Sunday, 21 October 2007

South Africa 15 - 6 England



So South Africa won the world cup. I'm glad about that. I think it's important that sport reflects wider realities than just what happens off the pitch, and rugby union means more to South Africa than it does to any other nation spiritually, politically and culturally.

I feel sorry for Afrikaners. In Japan I worked with four or five white South Africans - members of the diaspora of exiles which has slowly spread across the globe - and always found them funny, sharp and refreshingly blunt in speech; sort of like people from the North of England transplanted to the Transvaal. But they were all tinged by the same sort of melancholy: that circumstances had forced them to leave the country of their birth and that they loved.

I never got the impression that they'd left South Africa due to sour grapes, or hatred of black people. The reasons cited were depressingly similar to those which motivate most economic migration - lack of opportunities at home and too much crime and violence. But I also got the feeling that they felt somehow weighed-down by the shame of apartheid - which after all they had nothing to do with, being too young to have been meaningfully involved in its perpretration, but which nevertheless made them guilty by association. It's the same emotion that you can see in middle-aged and younger Germans, who still feel the crimes of the past bearing down on them - and are consequently uncomfortable with the easy and natural patriotism that much of the rest of the world feels.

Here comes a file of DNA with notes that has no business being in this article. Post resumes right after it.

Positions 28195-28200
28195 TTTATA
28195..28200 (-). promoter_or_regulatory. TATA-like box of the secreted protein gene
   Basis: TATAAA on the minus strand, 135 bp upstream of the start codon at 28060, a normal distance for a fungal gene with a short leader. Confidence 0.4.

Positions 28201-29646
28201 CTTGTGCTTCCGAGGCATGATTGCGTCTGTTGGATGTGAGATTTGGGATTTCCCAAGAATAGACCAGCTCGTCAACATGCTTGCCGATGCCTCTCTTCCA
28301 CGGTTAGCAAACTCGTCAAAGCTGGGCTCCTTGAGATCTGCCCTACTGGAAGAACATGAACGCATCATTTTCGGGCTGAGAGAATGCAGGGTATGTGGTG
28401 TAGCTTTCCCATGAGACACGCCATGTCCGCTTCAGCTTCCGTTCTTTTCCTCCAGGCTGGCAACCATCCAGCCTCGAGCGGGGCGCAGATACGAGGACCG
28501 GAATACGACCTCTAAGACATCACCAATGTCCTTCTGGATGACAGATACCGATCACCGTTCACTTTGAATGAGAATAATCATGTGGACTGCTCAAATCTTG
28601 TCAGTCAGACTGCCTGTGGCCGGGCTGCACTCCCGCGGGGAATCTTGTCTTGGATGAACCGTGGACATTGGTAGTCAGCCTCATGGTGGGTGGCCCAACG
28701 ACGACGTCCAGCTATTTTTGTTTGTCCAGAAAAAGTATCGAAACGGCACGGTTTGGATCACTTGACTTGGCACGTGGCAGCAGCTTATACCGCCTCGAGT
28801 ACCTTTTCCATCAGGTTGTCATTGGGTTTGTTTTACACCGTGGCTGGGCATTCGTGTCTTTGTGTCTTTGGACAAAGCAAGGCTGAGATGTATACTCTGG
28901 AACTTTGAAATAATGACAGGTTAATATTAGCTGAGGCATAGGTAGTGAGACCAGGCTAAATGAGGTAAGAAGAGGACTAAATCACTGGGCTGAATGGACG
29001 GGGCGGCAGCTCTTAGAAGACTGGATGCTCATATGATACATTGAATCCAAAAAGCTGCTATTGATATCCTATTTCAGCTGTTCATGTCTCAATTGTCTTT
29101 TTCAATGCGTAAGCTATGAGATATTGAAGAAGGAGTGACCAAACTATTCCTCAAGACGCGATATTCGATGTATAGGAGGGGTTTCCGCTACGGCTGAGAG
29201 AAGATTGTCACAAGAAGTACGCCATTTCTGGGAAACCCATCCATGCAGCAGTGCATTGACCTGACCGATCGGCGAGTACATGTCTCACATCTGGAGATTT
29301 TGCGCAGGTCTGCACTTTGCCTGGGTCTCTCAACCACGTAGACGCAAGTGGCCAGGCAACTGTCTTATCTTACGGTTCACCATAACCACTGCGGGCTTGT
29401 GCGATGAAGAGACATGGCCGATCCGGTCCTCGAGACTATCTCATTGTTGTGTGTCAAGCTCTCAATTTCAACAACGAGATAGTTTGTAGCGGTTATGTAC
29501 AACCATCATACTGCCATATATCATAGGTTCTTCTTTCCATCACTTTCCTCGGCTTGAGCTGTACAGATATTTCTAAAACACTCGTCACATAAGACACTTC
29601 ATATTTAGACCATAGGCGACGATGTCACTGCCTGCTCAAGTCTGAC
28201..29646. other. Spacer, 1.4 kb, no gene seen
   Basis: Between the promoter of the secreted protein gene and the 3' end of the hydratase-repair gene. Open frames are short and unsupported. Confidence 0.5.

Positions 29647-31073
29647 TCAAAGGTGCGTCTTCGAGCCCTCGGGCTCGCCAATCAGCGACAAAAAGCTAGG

The rugby team's victory in the world cup of 1995, and now 2007, is a great alleviater of that. South Africans of every colour are unified by sporting success, and just as the 2006 football world cup finally seemed to lift the German nation and make it acceptable to be proud of Germany again, so the Springboks' triumph on the rugby pitch means something more than just simply jingoistic one-up-manship. And the rest of the rubgy-playing world bows down and praises God that it wasn't boring old England - because another four years of crowing would have been too much to bear.

1 comment:

zero_zero_one said...

I had only just got back from Cardiff when it had started... Can't remember what my family were watching. I flicked over two minutes before full time, noticed the score and changed back to whatever they were watching.

Oh well.